A few short years ago, the majority of game developers focused on creating experiences for individual players. But today, games are primarily social experiences, with features designed first and foremost to enable connecting, making friends, and finding a sense of community. While this new form of community has become a valuable part of many players’ worlds, bringing them closer to others with similar hobbies and interests, it also has a dark side - more connectedness also means that harmful behavior – cyberbullying, verbal abuse, and general toxicity – has become more prevalent in gaming.
A 2020 study revealed just how common this toxicity has become; it found that 65% of surveyed players had experienced some form of severe harassment, including physical threats, stalking, and sustained harassment. But, it turns out that only a small percentage of players are actually the cause of this toxic behavior, meaning that if games begin to step up their initiatives for flagging and banning these instigators, overall gameplay will become a safer and more inclusive place. Proactive voice moderation is a relatively new tactic for combatting this type of toxic behavior, focused on catching offenses as they happen in real-time. Read on to find out more about how it works and how it has the potential to change the gaming community for the better!
Toxicity in games: What it looks like
Toxicity isn’t just limited to specific games or types of people; 83% of adult gamers report facing toxic behavior online, across every demographic of player. But the truth is that although anyone can be targeted, players that are part of minority groups, in particular, end up being the targets of online harassment more frequently. According to ADL’s survey, 38% percent of women and 35% of LGBTQ+ players in the U.S. face targeted toxicity, based on their gender and sexual orientation. In addition, one-fourth to one-third of players who are black or African American (31%), Hispanic/Latinx (24%), or Asian-American (23%) face racial harassment online.
Many games studios and developers are aware of the harm happening online and have put what’s known as “reactive moderation” measures in place as a response. Usually, here’s how this works:
- A studio sets up channels and methods for players to report bad behavior.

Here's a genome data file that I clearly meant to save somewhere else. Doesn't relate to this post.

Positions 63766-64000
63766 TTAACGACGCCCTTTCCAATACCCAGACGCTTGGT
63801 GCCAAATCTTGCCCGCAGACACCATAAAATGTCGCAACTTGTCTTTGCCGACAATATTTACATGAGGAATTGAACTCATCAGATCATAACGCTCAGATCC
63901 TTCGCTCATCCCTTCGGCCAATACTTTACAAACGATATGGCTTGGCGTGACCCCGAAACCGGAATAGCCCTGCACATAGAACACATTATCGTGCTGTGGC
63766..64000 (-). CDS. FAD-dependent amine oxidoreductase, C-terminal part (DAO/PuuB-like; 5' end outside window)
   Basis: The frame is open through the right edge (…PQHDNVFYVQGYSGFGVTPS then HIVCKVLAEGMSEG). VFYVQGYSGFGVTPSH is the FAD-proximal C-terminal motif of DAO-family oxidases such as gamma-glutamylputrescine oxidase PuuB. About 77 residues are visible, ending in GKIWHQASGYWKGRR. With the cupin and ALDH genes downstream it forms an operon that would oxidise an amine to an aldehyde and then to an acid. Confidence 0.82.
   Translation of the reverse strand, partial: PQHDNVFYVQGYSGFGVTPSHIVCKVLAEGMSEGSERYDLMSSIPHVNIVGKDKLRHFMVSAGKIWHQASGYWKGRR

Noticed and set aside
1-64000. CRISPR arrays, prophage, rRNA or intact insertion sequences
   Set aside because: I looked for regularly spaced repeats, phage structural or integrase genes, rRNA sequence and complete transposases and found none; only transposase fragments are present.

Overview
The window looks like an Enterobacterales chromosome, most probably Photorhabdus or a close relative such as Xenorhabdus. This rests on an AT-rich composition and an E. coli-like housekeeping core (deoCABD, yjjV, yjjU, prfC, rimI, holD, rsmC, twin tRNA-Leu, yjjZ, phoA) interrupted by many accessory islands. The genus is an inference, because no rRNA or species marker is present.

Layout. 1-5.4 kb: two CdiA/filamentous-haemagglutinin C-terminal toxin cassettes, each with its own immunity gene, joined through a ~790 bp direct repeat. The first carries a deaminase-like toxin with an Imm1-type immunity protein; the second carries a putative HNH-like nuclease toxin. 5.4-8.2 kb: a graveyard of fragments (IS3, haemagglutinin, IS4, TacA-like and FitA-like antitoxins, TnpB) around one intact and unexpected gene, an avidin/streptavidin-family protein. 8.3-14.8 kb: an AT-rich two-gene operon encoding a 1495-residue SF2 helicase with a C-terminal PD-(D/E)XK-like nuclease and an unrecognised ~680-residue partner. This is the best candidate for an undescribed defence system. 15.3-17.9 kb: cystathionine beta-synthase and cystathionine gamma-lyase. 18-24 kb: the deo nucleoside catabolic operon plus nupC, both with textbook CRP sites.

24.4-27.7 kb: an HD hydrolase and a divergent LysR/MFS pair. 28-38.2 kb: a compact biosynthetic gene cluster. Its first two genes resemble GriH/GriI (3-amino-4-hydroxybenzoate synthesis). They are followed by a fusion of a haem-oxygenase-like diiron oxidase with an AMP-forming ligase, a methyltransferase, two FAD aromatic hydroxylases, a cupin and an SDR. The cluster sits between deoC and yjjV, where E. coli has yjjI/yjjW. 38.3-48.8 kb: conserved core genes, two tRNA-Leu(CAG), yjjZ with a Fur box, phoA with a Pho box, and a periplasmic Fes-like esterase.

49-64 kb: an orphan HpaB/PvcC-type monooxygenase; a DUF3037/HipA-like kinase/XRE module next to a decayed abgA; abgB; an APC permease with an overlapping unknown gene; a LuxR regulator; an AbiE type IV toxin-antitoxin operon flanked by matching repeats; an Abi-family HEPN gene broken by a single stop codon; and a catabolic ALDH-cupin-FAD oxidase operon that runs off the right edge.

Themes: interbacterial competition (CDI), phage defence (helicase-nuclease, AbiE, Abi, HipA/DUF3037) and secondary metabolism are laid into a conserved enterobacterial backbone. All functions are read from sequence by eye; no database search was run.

- A player experiences toxic behavior, and has to either pause their game or remember to file a report at a convenient time.
- The community or moderation teams at that studio then examine each report individually.
- If the report was accurate and indeed flagged toxic behavior, the moderator then decides whether the offending player should be warned, flagged, banned, or suspended.
Although a good idea in theory, reactive moderation sadly only uncovers a tiny fraction of the offending players. Few players submit reports (between 5-25% of players, depending on the title and genre). This means that at least three out of four instances of toxicity will be missed. This leaves the toxic players unaddressed and unreported, continuing to foster a poor gaming environment for the whole community – or worse yet, leaving serious incidents of child predation, violent radicalization, or influence towards self-harm, unaddressed. In addition, it only takes one negative experience for the majority of players to decide a game is not for them, causing attrition in the game.
Proactive Voice Moderation for Building Safer Online Communities
Proactive moderation, in contrast with reactive, is all about looking for signs of toxicity as it happens. Rather than relying on players to send incident reports, proactive voice moderation notices when a conversation begins to take a dark turn and automatically captures the key data to escalate to moderators, enabling them to respond faster and more comprehensively to any unfolding toxicity. It’s the way of the future, as gaming communities continue to grow – especially with the growth of virtual reality and the metaverse.
Today’s machine learning technology also enables proactive voice moderation tools to stay on top of evolving context, slang, cultural norms, and history between participating players. And when the system encounters something it doesn’t understand, it can learn from the moderators analyzing its reports - and sometimes help the moderators themselves catch new jargon as it emerges within the community! In other words, proactive voice moderation systems work synergistically with moderation teams, both learning from each other and together ensuring the platform is truly safe for everyone. This modern approach helps make moderation teams more efficient, takes the onus off of the players to act as de facto community managers, and greatly reduces toxicity in a game community. The ultimate goal: to create safe, inclusive, and positive online experiences for players.